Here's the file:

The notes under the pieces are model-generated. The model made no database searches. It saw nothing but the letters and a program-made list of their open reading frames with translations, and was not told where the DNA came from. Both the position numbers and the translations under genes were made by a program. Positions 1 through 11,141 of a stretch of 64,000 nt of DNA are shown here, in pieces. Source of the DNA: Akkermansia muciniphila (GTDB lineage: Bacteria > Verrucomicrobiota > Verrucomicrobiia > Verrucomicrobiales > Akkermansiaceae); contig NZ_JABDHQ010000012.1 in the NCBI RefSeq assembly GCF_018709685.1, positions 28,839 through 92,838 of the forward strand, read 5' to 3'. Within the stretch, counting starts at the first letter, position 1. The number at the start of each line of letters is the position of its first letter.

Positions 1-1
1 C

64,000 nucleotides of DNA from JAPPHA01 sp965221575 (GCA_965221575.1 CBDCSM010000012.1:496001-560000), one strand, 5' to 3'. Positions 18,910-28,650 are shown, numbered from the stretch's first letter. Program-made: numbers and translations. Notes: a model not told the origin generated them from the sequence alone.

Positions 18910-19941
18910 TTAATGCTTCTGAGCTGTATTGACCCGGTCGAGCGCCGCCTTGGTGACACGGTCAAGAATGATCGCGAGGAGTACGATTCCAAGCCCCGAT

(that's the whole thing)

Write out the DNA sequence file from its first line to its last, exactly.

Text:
The notes under the pieces are model-generated. The model made no database searches. It saw nothing but the letters and a program-made list of their open reading frames with translations, and was not told where the DNA came from. Both the position numbers and the translations under genes were made by a program. Positions 1 through 11,141 of a stretch of 64,000 nt of DNA are shown here, in pieces. Source of the DNA: Akkermansia muciniphila (GTDB lineage: Bacteria > Verrucomicrobiota > Verrucomicrobiia > Verrucomicrobiales > Akkermansiaceae); contig NZ_JABDHQ010000012.1 in the NCBI RefSeq assembly GCF_018709685.1, positions 28,839 through 92,838 of the forward strand, read 5' to 3'. Within the stretch, counting starts at the first letter, position 1. The number at the start of each line of letters is the position of its first letter.

Positions 1-1
1 C

64,000 nucleotides of DNA from JAPPHA01 sp965221575 (GCA_965221575.1 CBDCSM010000012.1:496001-560000), one strand, 5' to 3'. Positions 18,910-28,650 are shown, numbered from the stretch's first letter. Program-made: numbers and translations. Notes: a model not told the origin generated them from the sequence alone.

Positions 18910-19941
18910 TTAATGCTTCTGAGCTGTATTGACCCGGTCGAGCGCCGCCTTGGTGACACGGTCAAGAATGATCGCGAGGAGTACGATTCCAAGCCCCGAT